5. The Diminishing Force of the Attack, The Culminating Point of the Attack, and the Culminating Point of Victory*35

Clausewitz saw the diminishing force of the attack, the culminating point of the attack, and the culminating point of victory as related concepts. Anticipating the modern concept of strategic consumption, Clausewitz wrote: "All attackers find that their strength diminishes as they advance."*36 He then went on to identify seven factors which cause the depletion of the attackers strength: 1) occupation of the enemy's country; 2) the need to secure lines of communication; 3) losses incurred through combat and sickness; 4) the distance from replacements of both material and personnel; 5) by sieges and investment of fortresses; 6) by a reduction of effort (moral and physical); and 7) by the defection of allies. Yet, he was also quick to point out that "a weakening of the attack may be partially or completely cancelled out ... by a weakening of the defense."*37 Thus, the depletion of the attacker's strength, while demonstrably true, has no meaning unless it is considered in relation to the strength of the defender.

Drawing directly from his observations concerning the diminishing force of the attack, Clausewitz concluded that most attacks do not lead directly to the end of hostilities, but instead reach a culminating point at which the "superior strength of the attack[er] ... is just enough to maintain a defense and wait for peace."*38 By way of corollary, Clausewitz determined that the moral and physical superiority gained through a successful battle generally augmented the strength of the victor, adding to his superiority, but only to a certain extent, and this he called the culminating point of victory.*39 This circumstance, he pointed out, was particularly evident in wars in which it was not possible for the victor to completely defeat his opponent. The same factors that contributed to reducing the strength of the attacker also played a role in diminishing the moral and material superiority that a military force gained through victory:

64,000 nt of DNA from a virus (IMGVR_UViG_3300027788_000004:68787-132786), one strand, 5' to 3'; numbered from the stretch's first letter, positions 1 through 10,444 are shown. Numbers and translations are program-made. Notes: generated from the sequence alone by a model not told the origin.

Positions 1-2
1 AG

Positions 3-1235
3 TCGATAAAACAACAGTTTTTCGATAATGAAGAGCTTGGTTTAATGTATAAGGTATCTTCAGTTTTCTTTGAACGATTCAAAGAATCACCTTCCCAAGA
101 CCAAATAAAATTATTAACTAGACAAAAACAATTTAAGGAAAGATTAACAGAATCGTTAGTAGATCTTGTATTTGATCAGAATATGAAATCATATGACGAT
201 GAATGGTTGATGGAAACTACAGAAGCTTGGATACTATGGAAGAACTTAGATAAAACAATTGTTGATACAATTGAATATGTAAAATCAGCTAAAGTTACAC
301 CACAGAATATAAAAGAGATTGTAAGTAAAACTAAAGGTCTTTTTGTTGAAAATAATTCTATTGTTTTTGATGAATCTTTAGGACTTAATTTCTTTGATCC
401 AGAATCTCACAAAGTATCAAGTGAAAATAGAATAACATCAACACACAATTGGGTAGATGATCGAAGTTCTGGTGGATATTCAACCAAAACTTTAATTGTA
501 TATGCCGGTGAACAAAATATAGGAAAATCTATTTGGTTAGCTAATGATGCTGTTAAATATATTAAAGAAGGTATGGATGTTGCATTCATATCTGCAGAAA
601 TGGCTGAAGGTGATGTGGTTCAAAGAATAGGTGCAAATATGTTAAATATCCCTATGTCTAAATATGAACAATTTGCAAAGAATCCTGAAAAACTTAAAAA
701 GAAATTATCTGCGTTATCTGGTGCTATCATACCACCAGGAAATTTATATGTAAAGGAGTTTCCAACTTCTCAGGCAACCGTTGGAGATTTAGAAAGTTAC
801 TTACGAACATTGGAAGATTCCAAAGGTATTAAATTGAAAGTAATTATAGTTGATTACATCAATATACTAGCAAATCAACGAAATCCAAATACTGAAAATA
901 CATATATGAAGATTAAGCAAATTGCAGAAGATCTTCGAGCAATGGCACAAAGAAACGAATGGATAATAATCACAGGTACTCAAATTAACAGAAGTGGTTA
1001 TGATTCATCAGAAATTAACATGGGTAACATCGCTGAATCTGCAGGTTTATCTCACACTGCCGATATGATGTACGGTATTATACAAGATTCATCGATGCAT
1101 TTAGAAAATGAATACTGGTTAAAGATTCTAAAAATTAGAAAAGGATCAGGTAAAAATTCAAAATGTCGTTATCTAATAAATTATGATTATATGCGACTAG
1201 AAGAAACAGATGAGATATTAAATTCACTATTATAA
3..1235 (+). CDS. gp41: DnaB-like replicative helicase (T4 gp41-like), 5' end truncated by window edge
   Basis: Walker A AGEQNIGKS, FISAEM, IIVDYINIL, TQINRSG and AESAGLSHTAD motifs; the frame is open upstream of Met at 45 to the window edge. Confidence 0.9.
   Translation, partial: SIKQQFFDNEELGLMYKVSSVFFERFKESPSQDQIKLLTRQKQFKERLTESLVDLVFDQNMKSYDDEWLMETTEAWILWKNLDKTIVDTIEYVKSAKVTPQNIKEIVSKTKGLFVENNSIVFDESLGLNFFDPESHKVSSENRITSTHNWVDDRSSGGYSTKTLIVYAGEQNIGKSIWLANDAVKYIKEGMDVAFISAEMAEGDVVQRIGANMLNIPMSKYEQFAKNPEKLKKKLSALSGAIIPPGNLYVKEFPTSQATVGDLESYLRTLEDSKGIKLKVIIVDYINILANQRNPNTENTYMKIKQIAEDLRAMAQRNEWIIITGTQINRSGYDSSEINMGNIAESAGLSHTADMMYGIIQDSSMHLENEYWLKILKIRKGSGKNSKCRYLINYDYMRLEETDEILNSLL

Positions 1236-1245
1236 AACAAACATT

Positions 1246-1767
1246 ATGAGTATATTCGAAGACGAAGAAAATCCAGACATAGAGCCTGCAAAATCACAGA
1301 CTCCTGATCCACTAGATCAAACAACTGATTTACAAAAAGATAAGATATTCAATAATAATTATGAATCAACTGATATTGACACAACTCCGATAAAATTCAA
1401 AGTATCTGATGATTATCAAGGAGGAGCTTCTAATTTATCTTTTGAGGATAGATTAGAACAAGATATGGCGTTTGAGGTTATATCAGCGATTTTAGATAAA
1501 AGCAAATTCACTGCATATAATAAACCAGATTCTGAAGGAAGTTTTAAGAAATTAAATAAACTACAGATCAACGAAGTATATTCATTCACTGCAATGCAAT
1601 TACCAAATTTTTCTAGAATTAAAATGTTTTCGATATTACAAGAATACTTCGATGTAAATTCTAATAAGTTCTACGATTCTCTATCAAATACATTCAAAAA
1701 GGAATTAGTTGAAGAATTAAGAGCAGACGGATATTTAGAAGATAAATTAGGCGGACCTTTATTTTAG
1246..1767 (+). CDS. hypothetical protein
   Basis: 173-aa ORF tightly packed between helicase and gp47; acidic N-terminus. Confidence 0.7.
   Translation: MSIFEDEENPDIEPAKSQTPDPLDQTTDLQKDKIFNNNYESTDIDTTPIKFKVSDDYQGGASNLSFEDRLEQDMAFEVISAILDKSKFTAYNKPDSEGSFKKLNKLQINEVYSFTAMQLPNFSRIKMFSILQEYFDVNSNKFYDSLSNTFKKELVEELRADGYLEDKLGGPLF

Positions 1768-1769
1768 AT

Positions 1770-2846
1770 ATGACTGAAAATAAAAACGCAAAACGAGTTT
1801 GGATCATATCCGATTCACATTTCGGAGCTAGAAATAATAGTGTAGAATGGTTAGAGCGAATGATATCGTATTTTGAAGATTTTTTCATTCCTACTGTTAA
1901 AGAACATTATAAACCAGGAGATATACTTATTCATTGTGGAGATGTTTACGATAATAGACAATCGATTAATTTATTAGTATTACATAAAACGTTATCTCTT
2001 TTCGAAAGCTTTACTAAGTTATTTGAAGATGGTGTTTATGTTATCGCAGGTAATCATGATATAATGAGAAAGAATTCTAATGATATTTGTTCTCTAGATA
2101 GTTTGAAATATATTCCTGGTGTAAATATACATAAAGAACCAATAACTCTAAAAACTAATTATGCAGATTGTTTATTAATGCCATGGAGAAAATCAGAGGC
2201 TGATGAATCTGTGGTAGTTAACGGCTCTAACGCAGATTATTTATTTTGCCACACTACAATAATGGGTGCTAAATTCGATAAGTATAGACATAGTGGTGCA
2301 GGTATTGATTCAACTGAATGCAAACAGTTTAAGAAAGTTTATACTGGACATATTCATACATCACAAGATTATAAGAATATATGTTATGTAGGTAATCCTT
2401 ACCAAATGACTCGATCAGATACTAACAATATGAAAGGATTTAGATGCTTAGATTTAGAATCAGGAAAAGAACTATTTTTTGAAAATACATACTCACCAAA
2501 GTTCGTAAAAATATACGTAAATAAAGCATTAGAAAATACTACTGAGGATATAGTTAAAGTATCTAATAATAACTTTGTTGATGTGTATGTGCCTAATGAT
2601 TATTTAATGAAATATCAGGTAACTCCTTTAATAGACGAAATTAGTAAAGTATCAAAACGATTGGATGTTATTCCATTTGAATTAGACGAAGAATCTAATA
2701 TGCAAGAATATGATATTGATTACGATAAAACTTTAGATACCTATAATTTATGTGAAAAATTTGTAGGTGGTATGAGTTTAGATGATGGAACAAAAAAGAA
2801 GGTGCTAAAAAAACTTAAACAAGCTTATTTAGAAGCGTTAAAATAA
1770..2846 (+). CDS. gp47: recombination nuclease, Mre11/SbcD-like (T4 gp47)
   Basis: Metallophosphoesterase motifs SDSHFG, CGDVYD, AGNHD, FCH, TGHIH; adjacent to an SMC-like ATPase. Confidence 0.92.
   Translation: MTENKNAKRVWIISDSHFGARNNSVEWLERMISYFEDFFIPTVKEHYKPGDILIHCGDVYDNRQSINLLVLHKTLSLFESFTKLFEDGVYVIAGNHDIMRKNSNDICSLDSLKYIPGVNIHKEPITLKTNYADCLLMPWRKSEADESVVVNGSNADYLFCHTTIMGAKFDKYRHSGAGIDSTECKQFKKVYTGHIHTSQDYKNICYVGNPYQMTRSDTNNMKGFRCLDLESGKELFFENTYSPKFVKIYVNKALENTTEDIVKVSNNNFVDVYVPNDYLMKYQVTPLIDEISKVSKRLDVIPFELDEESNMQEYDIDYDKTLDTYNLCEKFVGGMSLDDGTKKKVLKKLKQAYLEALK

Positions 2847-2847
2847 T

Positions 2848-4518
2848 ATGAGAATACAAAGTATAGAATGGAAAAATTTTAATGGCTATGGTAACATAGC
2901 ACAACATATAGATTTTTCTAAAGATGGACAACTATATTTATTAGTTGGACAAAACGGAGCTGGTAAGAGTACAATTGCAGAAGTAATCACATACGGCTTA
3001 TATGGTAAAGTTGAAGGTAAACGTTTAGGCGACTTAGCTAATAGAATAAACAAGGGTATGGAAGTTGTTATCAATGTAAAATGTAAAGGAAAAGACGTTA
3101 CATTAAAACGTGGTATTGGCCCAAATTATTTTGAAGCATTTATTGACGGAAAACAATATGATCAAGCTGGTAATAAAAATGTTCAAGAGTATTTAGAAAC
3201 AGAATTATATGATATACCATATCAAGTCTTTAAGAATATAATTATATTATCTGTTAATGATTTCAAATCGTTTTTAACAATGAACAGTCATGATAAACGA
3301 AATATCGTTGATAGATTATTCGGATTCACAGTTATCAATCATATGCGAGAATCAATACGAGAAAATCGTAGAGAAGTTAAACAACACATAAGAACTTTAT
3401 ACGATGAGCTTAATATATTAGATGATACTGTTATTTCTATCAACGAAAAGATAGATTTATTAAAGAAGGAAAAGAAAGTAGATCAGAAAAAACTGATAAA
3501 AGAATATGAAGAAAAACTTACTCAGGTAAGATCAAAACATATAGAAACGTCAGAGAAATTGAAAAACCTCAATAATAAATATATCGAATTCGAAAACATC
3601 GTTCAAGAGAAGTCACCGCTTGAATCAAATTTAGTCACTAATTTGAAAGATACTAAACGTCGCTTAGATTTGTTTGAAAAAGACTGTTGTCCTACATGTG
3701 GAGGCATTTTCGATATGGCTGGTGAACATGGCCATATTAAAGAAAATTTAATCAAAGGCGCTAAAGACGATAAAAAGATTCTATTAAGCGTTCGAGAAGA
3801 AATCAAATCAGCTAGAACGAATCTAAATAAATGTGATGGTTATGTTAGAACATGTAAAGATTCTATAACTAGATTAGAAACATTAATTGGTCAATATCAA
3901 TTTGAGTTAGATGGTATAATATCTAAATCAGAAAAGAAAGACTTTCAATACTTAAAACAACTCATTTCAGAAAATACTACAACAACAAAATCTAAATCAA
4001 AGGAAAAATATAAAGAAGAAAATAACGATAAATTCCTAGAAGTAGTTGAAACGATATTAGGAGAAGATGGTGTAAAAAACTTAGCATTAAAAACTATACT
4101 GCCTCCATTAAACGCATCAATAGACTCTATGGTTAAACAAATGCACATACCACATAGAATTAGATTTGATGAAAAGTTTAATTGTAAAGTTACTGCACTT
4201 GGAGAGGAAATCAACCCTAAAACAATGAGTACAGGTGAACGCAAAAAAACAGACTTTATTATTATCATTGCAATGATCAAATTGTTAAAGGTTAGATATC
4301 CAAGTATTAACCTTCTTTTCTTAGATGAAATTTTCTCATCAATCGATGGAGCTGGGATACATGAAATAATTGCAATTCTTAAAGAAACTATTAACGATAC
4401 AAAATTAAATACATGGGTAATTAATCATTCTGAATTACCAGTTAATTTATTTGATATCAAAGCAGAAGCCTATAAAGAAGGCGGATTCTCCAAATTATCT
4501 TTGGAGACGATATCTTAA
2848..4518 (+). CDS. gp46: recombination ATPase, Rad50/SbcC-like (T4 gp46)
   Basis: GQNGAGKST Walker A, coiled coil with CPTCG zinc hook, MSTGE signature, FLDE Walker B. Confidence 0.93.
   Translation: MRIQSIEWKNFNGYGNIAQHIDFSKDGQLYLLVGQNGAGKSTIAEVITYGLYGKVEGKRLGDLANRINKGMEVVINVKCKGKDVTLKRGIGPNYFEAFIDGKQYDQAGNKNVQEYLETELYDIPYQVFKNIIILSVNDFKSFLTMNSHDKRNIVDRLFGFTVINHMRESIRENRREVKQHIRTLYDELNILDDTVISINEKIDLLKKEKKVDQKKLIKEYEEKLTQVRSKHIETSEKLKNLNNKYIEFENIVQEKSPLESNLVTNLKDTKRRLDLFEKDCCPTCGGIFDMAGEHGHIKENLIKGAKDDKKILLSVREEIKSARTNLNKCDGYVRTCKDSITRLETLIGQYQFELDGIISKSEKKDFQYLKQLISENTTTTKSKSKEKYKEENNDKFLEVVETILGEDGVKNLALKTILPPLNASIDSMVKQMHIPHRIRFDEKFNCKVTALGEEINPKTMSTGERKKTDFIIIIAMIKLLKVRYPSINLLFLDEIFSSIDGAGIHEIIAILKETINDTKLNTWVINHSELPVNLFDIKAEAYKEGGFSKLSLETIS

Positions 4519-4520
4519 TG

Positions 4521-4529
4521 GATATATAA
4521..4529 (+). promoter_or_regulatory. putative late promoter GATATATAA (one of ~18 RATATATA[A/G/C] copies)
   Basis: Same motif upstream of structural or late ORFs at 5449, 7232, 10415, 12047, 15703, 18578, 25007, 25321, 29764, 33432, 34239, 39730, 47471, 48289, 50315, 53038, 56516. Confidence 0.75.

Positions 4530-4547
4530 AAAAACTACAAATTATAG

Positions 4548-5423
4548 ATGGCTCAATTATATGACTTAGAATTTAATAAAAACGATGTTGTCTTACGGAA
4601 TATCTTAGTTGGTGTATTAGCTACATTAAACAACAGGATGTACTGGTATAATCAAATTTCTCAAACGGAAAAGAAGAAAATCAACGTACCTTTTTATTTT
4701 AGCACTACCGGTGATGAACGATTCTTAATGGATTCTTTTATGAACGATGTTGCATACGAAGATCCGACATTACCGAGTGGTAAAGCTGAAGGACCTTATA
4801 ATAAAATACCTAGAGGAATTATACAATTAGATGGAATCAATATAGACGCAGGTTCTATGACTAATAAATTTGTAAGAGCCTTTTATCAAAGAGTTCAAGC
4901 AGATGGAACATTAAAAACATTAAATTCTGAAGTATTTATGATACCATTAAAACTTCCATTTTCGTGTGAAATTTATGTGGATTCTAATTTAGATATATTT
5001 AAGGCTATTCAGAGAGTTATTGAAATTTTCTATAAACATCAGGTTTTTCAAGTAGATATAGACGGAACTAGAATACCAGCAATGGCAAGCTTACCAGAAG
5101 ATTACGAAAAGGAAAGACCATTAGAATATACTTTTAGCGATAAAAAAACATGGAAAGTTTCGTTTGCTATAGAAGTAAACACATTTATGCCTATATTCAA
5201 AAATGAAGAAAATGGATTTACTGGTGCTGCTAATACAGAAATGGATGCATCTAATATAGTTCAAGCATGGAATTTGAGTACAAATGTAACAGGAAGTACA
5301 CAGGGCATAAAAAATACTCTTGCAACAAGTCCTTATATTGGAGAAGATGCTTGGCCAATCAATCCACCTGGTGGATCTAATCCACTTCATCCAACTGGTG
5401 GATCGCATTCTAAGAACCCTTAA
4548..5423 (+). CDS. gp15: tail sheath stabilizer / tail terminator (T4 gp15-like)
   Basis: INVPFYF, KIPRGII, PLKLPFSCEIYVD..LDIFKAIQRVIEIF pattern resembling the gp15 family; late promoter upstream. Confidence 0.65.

"[Thus,] the utilization of a victory, a continued advance in an offensive campaign, will usually swallow up the superiority with which one began or which was gained by the victory.... This culminating point in victory is bound to recur in every future war in which the destruction of the enemy cannot be the military aim, and this will presumably be true of most wars. The natural goal of all campaign plans, therefore, is the turning point at which attack becomes defense [-- the culminating point of the attack]."*40

In short, attacks that did not result in peace must end in defense. To proceed beyond the culminating point of the attack merely invited disaster, for it was erroneous to assume "that so long as an attack progresses there must still be some superiority on its side."*41 Clausewitz continued: "It is therefore important to calculate this point correctly when planning the campaign. An attacker may otherwise take on more than he can manage ... ; a defender must be able to recognize this error if the enemy commits it, and exploit it to the full."*42 Both Napoleon's and Hitler's campaigns in Russia serve as ample illustrations of what can happen when an attacker exceeds his culminating point.